The World Bank has reiterated that chances for Malawi’s economic recovery and sustainable growth rest on the authorities’ ability to work out the prevalent macroeconomic imbalances.
The Britton Woods institution— which in its recently published Malawi Economic Monitor projected that the economy would pick up to 3 percent in 2022—fears that, if the imbalances are not urgently and decisively addressed, they could erode the strides to recovery.
“Even this modest growth rate is at risk from shocks emanating from macroeconomic imbalances,” warns the global lender.
The World Bank has cited souring public debt among the major threats, which it says, if it continues to surge, will push up interest rates, thereby reducing the ability of the private sector to invest in diversification.
Total public debt stock went up by 32 percent to K5.5 trillion as at mid this year, representing 59 percent of gross domestic product (GDP).
Of the debt stock reported, $3.6 billion (about K2.9 trillion) or 31 percent of GDP was external debt and K2.6 trillion or 28 percent of GDP was domestic debt.
This is emanating from high fiscal deficits which, according to the World Bank, are expected to continue, “which will only worsen this condition”.
Recent figures show that, of the yawning K718.3 billion estimated deficit for the nine-month 2021- 22 National Budget, the Treasury posted a K202.5 billion deficit within the first four months of the financial year.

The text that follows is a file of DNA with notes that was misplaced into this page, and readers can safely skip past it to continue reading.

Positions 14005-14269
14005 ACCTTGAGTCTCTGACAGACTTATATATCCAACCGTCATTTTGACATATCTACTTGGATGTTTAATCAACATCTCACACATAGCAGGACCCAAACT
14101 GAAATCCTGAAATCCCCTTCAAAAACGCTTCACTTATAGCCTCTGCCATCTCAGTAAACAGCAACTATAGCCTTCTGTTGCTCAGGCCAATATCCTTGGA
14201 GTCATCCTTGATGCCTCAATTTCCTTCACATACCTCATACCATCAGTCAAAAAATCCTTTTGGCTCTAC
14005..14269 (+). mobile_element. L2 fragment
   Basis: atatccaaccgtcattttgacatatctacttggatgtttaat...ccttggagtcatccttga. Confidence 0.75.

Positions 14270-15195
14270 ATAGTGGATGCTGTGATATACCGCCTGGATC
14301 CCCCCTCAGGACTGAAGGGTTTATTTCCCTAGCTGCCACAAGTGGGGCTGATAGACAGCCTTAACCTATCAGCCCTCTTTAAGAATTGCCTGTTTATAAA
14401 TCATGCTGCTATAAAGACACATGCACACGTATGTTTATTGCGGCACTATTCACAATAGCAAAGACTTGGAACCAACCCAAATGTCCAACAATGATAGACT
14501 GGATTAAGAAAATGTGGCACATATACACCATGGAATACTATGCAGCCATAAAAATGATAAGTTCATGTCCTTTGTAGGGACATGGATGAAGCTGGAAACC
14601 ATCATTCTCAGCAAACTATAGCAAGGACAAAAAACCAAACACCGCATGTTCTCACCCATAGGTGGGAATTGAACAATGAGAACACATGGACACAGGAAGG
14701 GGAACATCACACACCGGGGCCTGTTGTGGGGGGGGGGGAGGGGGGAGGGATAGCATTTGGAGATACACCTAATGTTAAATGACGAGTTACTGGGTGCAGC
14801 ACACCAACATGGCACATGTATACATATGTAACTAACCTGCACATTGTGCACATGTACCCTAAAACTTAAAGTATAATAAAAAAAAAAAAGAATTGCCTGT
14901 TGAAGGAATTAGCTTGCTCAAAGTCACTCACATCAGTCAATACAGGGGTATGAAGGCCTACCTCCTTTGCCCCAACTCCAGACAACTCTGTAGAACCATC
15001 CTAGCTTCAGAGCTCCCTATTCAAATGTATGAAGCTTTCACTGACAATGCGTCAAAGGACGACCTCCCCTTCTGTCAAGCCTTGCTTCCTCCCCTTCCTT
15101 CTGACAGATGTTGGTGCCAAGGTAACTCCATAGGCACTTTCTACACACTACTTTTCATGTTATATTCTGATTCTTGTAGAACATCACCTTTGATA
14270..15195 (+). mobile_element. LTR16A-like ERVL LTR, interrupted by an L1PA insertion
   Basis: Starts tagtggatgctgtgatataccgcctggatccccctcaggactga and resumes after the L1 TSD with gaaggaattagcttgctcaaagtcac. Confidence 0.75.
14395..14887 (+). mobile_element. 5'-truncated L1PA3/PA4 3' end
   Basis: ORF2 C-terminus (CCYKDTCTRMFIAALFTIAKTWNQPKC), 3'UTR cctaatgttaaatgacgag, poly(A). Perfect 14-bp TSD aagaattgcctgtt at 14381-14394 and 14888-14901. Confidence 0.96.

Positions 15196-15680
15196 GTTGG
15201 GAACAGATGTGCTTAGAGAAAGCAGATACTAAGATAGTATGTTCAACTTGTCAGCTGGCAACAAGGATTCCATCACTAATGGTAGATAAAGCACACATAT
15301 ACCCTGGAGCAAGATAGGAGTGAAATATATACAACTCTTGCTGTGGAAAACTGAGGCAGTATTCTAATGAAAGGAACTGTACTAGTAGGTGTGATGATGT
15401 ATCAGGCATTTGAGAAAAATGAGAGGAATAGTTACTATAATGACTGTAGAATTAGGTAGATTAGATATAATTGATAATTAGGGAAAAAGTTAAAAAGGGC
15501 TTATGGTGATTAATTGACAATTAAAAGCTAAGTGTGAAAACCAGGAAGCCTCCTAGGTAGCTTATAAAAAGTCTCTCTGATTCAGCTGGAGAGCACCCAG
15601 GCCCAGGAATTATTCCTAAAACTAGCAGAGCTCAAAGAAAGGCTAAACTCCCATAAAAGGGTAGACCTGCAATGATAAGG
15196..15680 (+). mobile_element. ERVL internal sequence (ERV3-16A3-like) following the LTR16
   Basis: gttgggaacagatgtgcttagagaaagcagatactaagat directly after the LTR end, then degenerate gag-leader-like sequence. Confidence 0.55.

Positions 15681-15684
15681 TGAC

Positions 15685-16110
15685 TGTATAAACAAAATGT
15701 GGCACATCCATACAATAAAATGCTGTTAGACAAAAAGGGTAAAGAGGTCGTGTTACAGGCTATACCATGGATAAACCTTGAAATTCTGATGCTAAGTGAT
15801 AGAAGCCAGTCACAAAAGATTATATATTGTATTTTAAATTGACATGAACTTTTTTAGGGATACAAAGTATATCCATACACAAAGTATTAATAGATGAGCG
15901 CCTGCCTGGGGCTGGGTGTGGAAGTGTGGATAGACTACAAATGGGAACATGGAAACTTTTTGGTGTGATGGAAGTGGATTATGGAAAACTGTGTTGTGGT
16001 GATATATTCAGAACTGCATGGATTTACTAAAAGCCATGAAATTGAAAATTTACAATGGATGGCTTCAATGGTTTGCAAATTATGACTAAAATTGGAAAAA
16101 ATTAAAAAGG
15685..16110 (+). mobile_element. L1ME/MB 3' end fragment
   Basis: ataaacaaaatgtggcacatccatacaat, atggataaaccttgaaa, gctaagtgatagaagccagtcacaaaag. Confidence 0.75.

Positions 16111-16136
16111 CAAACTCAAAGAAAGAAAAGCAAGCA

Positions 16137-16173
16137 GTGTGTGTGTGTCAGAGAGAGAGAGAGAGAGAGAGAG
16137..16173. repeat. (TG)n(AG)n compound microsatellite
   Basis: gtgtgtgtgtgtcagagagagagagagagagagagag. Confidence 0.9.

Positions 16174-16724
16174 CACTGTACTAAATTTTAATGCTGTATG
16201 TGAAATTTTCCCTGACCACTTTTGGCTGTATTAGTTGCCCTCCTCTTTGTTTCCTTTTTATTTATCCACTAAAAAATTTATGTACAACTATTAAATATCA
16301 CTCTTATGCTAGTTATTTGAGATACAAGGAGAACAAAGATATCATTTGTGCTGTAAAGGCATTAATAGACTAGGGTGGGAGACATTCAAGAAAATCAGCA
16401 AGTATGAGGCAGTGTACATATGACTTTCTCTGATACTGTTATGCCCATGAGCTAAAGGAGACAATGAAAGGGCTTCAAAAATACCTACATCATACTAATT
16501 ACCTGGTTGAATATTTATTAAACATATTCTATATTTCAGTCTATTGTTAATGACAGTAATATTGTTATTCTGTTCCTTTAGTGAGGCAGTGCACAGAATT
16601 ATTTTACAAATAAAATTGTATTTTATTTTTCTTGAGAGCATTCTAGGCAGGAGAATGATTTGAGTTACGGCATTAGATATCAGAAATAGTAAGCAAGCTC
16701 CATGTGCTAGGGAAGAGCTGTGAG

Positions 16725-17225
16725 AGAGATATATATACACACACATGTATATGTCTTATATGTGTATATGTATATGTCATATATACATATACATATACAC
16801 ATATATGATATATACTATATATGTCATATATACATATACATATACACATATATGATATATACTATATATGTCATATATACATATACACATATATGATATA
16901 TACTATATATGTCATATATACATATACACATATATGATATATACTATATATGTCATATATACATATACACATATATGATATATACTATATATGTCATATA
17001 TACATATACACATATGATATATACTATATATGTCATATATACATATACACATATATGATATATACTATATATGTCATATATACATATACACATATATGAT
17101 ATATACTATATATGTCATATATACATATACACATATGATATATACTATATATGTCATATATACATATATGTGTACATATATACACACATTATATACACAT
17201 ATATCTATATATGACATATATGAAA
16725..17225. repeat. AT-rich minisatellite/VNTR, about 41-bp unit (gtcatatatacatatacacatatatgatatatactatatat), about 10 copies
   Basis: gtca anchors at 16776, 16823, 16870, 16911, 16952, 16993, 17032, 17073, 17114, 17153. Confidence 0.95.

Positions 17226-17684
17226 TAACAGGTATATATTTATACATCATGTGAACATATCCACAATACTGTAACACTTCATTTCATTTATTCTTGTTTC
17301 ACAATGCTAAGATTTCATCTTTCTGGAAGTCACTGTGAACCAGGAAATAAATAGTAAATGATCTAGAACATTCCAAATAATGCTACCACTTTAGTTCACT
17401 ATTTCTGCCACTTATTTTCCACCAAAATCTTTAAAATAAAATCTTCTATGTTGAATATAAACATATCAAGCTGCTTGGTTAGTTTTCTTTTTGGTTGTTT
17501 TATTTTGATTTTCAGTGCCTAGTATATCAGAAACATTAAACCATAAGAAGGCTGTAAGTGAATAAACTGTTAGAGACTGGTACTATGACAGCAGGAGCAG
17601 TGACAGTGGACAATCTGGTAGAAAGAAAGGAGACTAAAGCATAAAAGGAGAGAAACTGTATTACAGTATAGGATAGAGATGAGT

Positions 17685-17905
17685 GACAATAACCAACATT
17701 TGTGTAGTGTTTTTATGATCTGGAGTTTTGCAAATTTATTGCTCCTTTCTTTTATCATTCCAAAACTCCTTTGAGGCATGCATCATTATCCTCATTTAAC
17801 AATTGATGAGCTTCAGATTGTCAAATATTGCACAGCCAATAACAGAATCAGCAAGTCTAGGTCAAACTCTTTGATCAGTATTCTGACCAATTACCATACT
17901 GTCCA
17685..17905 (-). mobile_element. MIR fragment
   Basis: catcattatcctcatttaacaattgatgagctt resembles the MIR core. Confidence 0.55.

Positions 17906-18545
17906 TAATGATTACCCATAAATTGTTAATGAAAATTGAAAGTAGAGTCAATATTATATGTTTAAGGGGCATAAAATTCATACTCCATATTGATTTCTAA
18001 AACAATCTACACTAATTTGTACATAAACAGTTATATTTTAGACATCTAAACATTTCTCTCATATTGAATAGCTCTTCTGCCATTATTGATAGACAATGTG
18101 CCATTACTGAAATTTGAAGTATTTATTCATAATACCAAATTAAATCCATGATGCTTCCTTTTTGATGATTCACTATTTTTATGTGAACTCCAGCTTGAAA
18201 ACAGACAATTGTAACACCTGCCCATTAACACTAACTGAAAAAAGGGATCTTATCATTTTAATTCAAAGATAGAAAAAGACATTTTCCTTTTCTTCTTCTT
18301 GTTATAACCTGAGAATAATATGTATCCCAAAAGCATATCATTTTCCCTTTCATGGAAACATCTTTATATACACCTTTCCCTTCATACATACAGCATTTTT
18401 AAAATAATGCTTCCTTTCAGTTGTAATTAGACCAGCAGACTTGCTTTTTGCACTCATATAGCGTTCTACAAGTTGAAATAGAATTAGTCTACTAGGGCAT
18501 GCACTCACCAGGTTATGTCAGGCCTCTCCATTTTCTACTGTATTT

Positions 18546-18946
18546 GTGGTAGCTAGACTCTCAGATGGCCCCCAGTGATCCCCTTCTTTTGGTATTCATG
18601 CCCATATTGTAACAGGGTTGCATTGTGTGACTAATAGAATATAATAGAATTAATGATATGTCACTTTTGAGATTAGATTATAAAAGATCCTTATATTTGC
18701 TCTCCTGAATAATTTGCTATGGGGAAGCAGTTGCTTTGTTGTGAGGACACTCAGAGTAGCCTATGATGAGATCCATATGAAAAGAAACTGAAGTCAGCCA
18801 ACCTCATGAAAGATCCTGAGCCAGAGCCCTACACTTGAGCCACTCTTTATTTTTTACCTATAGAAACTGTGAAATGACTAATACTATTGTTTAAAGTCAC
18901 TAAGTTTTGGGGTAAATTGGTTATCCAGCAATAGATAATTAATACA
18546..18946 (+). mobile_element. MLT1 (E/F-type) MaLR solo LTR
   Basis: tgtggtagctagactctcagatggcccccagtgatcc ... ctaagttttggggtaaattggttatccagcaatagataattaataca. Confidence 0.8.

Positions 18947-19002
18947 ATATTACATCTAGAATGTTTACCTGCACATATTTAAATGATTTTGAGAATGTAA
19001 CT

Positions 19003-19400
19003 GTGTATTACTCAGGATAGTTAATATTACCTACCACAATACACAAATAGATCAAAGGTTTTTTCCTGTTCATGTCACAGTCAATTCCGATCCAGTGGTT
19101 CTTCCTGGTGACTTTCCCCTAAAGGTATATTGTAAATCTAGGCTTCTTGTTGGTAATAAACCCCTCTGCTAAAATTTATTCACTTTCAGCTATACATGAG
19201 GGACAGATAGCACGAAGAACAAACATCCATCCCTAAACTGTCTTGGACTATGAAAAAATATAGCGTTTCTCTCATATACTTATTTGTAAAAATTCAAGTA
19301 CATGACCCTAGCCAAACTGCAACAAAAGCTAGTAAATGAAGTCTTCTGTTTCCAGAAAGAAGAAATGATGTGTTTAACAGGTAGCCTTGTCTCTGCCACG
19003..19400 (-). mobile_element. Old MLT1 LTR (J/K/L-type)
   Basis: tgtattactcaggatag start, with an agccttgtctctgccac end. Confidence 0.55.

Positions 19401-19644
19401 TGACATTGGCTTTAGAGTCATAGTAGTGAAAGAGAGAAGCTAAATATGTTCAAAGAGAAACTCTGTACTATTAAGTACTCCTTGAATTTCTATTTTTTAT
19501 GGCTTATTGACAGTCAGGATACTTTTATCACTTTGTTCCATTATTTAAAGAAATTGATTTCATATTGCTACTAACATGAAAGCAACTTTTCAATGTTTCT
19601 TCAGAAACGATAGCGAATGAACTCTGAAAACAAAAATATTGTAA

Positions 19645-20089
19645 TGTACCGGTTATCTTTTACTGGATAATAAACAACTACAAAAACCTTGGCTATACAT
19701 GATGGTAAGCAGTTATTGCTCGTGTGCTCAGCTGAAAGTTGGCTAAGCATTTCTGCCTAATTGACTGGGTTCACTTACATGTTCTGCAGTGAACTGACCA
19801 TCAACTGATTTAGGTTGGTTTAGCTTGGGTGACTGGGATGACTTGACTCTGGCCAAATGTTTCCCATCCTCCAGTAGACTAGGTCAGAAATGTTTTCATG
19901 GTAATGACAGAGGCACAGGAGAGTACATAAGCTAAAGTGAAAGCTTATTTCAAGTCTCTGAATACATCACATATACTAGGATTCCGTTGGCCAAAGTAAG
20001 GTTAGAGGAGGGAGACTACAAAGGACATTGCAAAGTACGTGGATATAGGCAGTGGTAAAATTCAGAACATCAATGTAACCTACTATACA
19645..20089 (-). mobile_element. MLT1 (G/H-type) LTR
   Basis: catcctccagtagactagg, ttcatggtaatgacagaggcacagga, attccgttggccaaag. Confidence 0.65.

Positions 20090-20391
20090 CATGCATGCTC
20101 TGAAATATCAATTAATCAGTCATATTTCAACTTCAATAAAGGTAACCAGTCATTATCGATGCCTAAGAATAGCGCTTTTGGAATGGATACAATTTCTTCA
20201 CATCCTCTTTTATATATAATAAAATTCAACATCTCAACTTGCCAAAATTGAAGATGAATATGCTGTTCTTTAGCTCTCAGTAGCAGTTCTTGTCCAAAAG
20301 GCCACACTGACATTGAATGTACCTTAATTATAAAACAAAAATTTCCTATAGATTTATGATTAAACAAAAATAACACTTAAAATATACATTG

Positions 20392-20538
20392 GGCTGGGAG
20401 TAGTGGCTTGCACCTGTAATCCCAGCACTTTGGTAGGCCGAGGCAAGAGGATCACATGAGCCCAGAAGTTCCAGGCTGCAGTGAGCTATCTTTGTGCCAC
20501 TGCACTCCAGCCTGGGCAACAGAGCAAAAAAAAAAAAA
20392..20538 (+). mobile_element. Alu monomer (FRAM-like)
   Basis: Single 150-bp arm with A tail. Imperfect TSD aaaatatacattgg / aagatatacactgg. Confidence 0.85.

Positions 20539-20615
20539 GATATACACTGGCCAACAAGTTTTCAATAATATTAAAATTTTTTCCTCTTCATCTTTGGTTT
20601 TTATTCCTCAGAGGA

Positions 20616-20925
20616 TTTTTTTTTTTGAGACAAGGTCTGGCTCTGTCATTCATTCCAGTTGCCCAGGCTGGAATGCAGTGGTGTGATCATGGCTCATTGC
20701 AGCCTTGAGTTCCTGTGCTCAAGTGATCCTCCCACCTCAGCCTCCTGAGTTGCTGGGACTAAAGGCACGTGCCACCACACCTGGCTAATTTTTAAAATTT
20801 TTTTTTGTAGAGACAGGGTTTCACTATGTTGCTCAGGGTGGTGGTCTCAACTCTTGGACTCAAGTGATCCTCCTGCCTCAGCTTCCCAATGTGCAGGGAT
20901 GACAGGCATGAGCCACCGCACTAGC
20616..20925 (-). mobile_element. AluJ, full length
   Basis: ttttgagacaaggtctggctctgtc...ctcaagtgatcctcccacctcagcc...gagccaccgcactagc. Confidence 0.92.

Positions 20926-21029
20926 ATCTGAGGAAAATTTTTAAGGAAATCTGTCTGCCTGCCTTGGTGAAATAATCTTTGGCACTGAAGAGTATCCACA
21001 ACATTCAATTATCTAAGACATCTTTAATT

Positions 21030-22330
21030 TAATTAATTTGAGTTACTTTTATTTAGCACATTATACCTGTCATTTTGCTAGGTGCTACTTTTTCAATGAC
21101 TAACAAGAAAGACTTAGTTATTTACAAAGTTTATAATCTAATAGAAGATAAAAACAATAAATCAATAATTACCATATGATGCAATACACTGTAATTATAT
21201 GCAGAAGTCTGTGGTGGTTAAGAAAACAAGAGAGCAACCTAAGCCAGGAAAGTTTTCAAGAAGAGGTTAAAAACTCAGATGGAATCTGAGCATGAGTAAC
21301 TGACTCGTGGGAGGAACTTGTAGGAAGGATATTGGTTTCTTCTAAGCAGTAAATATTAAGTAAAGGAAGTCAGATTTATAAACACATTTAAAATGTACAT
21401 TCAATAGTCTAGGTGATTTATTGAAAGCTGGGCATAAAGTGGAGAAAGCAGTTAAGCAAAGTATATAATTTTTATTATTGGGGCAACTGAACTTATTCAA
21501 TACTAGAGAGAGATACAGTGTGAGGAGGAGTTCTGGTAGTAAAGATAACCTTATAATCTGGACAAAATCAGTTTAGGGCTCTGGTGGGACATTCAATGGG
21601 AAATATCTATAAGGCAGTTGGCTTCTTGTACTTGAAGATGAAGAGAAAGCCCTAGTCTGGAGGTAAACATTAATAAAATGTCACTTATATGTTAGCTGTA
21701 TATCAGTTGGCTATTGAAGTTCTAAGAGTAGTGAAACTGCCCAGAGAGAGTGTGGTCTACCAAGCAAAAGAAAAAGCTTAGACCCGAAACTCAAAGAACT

Malawi is not only grappling to balance is fiscal space as, on the other side limited foreign exchange remains increasingly a key constraint to the private sector.
Scarce foreign exchange is being prioritised for goods such as fuel and fertilizer, thereby subsidising consumption.
“Significant and increasing commercial borrowing to bolster the exchange rate increases the risks of a stop of external financing, which would have adverse implications on growth and macroeconomic stability,” worries the World Bank.
It says both issues heighten concerns about the sustainability of debt and increase the dependency on external financing.
It says greater exchange rate flexibility can additionally help reduce the current account deficit, support competitiveness and rebuild reserves.
The local unit, the Kwacha, has remained relatively stable in Authorised Dealer Banks, hovering at around K825 to the dollar, despite the country having very thin reserves to support the exchange rate.
Speaking during one of the budget consultation meetings last week, Finance Minister Felix Mlusu said he was aware of the prevailing challenges facing the economy but the government was working towards addressing the bottlenecks.
On public debt management for example, Mlusu said the government was operationalising the Debt Retirement Fund to reduce the debt burden.
He said, to reduce the huge budget deficit, the government recently unveiled the Domestic Revenue Mobilisation Strategy, which seeks to boost revenue mobilisation which will enable the government to cut reliance on domestic borrowing.